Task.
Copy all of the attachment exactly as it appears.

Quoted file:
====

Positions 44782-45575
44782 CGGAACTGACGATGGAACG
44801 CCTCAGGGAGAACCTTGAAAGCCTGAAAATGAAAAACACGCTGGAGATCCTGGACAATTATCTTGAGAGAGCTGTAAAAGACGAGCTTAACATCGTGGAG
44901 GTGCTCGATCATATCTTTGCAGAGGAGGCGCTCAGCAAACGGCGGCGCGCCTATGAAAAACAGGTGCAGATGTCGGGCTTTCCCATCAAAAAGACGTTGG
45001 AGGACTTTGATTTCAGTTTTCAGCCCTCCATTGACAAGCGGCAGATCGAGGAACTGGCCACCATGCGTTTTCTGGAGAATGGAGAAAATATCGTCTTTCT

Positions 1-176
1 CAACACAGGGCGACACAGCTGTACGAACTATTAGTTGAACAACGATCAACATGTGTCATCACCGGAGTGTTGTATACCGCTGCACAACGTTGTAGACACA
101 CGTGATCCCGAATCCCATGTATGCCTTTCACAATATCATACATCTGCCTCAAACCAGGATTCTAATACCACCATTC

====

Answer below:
Positions 44782-45575
44782 CGGAACTGACGATGGAACG
44801 CCTCAGGGAGAACCTTGAAAGCCTGAAAATGAAAAACACGCTGGAGATCCTGGACAATTATCTTGAGAGAGCTGTAAAAGACGAGCTTAACATCGTGGAG
44901 GTGCTCGATCATATCTTTGCAGAGGAGGCGCTCAGCAAACGGCGGCGCGCCTATGAAAAACAGGTGCAGATGTCGGGCTTTCCCATCAAAAAGACGTTGG
45001 AGGACTTTGATTTCAGTTTTCAGCCCTCCATTGACAAGCGGCAGATCGAGGAACTGGCCACCATGCGTTTTCTGGAGAATGGAGAAAATATCGTCTTTCT

Positions 1-176
1 CAACACAGGGCGACACAGCTGTACGAACTATTAGTTGAACAACGATCAACATGTGTCATCACCGGAGTGTTGTATACCGCTGCACAACGTTGTAGACACA
101 CGTGATCCCGAATCCCATGTATGCCTTTCACAATATCATACATCTGCCTCAAACCAGGATTCTAATACCACCATTC